No one is responsible for existing at all, for being formed so and so, for being placed under those circumstances and in this environment. His own destiny cannot be disentangled from the destiny of all else in past and future. He is not the result of a special purpose, a will, or an aim, the attempt is not here made to reach an "ideal of man," an "ideal of happiness," or an "ideal of morality;" -- it is absurd to try to shunt off man's nature towards some goal. We have invented the notion of a "goal:" in reality a goal is lacking . . . We are necessary, we are part of destiny, we belong to the whole, we exist in the whole, -- there is nothing which could judge, measure, compare, or condemn our being, for that would be to judge, measure, compare, and condemn the whole . . . But there is nothing outside the whole! -- This only is the grand emancipation: that no one be made responsible any longer, that the mode of being be not traced back to a causa prima, that the world be not regarded as a unity, either as sensorium or as "spirit;" -- it is only thereby that the innocence of becoming is again restored . . . The concept of "God" has hitherto been the greatest objection to existence . . . We deny God, we deny responsibility by denying God: it is only thereby that we save the world (Twilight, 36).

Overcoming disorientation- What is the individual to do if existentialism holds that so much is incoherent and disconnected in our lives? if, in a culturally or morally relativistic state we can actualize as individuals, and then societally, then there must be a way to hold moral precepts regardless of circumstances. We can move out of Nietzsche's limbo if the individual, and the person(s) judging the way we act all believe that our actions are moral and true. Thus, we move from being disoriented and inconclusive to moral and grounded (Shafer-Landau, 2008, 555). Some even posit that Nietzsche sees a fictional manner of participating in reality that contributes to this disorientation. Instead, according to Hussain, we should re-create our reality so that we find meaning in the beautiful, the attractive, and the desirable, and make this our associative reality. To exist without disorientation, the world must hold value to the individual, be meaningful in many ways, and even participative (Hussain in Shaw, 2007, 92).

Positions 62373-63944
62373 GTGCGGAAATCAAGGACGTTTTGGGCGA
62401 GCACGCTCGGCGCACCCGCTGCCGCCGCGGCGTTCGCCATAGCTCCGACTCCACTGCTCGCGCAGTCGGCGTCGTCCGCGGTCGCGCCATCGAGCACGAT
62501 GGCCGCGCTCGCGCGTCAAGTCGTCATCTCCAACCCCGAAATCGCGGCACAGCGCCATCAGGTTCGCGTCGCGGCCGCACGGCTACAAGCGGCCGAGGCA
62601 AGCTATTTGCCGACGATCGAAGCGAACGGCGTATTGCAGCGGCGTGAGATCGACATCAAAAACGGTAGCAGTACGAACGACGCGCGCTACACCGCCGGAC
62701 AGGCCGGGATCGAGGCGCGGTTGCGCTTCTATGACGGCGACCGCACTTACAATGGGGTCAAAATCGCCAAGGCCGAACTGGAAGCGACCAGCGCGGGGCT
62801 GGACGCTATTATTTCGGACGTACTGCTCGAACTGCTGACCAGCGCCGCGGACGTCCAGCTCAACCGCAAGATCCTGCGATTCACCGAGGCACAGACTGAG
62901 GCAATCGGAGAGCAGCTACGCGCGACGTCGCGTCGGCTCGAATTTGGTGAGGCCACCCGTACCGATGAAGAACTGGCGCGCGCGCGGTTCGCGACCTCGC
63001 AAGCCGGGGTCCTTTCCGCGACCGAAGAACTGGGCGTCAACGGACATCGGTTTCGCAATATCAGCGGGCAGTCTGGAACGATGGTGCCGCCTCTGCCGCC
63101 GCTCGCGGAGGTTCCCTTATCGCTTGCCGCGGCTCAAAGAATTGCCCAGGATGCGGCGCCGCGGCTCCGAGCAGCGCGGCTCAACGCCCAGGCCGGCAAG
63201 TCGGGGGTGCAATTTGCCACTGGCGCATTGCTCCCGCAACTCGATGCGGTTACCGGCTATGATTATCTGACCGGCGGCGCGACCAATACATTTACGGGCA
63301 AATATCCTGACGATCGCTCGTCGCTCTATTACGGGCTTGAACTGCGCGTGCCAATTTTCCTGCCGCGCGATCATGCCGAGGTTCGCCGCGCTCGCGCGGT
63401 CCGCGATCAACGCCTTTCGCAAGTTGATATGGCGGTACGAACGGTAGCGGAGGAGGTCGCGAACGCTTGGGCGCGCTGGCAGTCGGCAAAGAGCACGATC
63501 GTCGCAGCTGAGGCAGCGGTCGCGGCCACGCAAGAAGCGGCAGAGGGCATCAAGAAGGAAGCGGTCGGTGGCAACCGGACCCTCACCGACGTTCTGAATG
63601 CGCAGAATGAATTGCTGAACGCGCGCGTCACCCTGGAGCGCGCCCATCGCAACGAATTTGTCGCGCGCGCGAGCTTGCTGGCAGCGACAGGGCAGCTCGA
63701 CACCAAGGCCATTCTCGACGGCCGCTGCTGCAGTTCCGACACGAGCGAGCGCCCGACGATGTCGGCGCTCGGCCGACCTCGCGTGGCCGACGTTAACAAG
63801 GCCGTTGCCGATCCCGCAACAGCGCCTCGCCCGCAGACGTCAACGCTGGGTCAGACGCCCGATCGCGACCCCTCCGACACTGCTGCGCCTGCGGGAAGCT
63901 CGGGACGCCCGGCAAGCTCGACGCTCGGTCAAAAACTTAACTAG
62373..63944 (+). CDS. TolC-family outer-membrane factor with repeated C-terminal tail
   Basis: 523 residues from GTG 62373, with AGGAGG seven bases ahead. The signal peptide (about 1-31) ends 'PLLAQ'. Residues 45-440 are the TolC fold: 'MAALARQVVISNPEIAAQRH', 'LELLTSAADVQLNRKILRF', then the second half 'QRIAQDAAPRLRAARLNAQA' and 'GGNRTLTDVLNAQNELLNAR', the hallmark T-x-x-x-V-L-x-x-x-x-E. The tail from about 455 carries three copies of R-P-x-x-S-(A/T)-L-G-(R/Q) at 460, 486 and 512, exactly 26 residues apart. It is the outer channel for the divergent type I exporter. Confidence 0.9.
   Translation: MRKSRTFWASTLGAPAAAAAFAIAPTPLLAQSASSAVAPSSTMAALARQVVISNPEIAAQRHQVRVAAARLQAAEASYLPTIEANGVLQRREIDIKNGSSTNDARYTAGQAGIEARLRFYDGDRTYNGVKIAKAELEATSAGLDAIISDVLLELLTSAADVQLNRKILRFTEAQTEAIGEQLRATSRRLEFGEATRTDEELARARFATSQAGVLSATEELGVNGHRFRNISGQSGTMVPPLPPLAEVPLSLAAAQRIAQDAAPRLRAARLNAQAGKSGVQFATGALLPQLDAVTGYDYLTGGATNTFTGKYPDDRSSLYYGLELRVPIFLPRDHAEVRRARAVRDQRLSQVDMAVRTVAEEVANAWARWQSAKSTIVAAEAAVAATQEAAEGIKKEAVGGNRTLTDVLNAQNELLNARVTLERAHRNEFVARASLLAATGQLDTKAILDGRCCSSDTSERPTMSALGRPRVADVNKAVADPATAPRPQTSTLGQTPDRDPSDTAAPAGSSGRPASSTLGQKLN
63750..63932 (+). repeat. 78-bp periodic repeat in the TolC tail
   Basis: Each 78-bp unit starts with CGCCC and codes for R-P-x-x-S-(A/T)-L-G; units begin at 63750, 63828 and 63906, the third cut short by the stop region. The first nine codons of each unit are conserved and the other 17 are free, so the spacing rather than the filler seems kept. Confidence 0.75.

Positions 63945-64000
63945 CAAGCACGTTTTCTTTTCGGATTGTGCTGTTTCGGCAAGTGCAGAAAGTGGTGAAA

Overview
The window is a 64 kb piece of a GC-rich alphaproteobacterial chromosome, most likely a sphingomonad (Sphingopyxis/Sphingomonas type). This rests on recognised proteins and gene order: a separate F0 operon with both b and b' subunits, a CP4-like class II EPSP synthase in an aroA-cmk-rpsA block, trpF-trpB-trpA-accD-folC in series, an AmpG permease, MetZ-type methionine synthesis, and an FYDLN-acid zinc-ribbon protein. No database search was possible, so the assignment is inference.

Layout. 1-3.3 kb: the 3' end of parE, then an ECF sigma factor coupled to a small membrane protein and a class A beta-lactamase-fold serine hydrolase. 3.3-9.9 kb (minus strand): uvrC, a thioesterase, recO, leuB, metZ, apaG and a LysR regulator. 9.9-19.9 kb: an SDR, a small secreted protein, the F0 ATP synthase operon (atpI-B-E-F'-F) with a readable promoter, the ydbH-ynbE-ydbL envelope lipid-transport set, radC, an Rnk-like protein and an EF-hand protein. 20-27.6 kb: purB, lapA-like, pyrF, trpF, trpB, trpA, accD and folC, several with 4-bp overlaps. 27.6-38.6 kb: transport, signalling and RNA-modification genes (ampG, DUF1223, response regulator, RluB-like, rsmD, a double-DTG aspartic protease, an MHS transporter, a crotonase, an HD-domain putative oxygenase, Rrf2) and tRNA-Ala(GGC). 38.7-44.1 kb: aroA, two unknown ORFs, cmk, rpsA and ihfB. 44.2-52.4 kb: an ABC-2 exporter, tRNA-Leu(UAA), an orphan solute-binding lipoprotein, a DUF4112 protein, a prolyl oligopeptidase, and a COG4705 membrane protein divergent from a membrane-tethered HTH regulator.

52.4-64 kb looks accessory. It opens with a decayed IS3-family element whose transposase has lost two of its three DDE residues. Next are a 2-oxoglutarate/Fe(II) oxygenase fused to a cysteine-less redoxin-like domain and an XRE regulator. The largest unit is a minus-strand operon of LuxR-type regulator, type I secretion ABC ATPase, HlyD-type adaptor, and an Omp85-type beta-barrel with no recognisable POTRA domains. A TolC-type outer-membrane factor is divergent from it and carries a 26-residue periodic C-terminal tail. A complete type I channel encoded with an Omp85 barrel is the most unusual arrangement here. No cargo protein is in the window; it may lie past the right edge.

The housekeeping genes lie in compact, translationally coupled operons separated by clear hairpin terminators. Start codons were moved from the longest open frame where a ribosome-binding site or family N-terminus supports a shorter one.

Despair, Pessimism, Contemplation and Resignation -- How can we know how to actualize, though, if we have not encountered the opposite? Perhaps one of the deepest of human emotions is that of despair, or the idea of moving so far into the self that all external seems lost, or a mythology of reality. Without the idea of a conscious balance and the inter-relationship between the self, there is no tension that causes the individual to move forward. Indeed, despair is not just an emotion, for philosophers like Kierkegaard it is a loss of self -- or the state in which one has no concept of what it is to be human -- an extension of Nietzsche's complete disorientation, and a lack of power over not only the self, but the external world as well (Kierkegaard, 1983). Countering this thought, we have Arthur Schopenhauer, who claims that the world is really fundamentally what we recognize in ourselves as will -- and that the will can never be fulfilled (emotionally, physically, and sexually). Consequently, the basis for the human condition is, in fact, the view that with contemplation we eventually are resigned to the fact that life is difficult, rarely can we actualize, and therefore, filled with pessimism, despair, and hopelessness (Kelly, 1998).

Overcoming despair -- Fortunately, the Schopenhauer modality is not universal to the way other philosophers view the human condition. Martin Heidegger, in his exploration of being, claims that Western philosophy has misunderstood the concept of being by focusing too much on substance rather than understanding that being is about overcoming negativity -- of relating to modernity and culture by moving through despair in the direction of happiness (McGrath, 2008). In the Myth of Sisyphus, Albert Camus traces human's futile search for meaning and actualization in life and comes to the conclusion that like Sisyphus, it is the process that provides happiness, not the destination (Camus, 1942).

However, interestingly enough, if we look at other works of Nietzsche, we can also find a greater realizing that it is the process of suffering- in the literal sense meaning to undergo, that can also define the meaning of life. Nietzsche saw this suffering as a profound search for freedom -- with multiple meanings. True, there was the political sense of freedom, the idea of a society in which individuals acted upon sensical notions and personal worth. Then, of course, there was the idea of intellectual freedom, a continuation of the Marxist tradition of evolving towards… [END OF PREVIEW] . . . READ MORE